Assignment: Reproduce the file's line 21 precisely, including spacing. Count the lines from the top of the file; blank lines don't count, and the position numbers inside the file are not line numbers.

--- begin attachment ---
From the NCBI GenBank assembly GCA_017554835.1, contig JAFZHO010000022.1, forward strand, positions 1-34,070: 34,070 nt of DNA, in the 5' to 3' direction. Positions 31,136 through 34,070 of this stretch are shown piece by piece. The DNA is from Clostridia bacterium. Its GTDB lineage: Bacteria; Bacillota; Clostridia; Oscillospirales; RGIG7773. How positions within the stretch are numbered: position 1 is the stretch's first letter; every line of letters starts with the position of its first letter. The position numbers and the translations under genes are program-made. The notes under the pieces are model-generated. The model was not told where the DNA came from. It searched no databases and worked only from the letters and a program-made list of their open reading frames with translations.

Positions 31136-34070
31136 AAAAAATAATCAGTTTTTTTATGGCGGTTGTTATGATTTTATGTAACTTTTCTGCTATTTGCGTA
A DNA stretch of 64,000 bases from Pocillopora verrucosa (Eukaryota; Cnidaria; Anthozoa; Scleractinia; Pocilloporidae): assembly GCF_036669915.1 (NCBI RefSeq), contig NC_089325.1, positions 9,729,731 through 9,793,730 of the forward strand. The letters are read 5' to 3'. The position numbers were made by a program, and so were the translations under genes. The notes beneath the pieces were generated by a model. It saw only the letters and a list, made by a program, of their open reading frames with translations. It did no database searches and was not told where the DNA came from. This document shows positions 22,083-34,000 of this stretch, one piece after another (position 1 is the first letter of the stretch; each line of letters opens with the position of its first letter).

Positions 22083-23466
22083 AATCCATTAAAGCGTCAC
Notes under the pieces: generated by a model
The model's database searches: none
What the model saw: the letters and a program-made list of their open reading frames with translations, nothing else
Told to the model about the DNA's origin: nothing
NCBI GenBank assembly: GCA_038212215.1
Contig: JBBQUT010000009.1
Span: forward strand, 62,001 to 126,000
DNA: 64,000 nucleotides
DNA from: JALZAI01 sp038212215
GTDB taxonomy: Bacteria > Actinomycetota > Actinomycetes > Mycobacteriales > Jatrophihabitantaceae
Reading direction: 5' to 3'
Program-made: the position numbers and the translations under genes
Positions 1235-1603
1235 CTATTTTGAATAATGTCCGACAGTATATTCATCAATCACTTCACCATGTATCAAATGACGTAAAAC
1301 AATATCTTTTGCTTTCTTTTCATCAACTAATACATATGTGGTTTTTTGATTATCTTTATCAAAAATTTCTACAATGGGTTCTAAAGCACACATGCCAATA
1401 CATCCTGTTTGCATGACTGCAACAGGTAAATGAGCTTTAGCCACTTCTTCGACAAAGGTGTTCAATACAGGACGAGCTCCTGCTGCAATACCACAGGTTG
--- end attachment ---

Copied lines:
1301 AATATCTTTTGCTTTCTTTTCATCAACTAATACATATGTGGTTTTTTGATTATCTTTATCAAAAATTTCTACAATGGGTTCTAAAGCACACATGCCAATA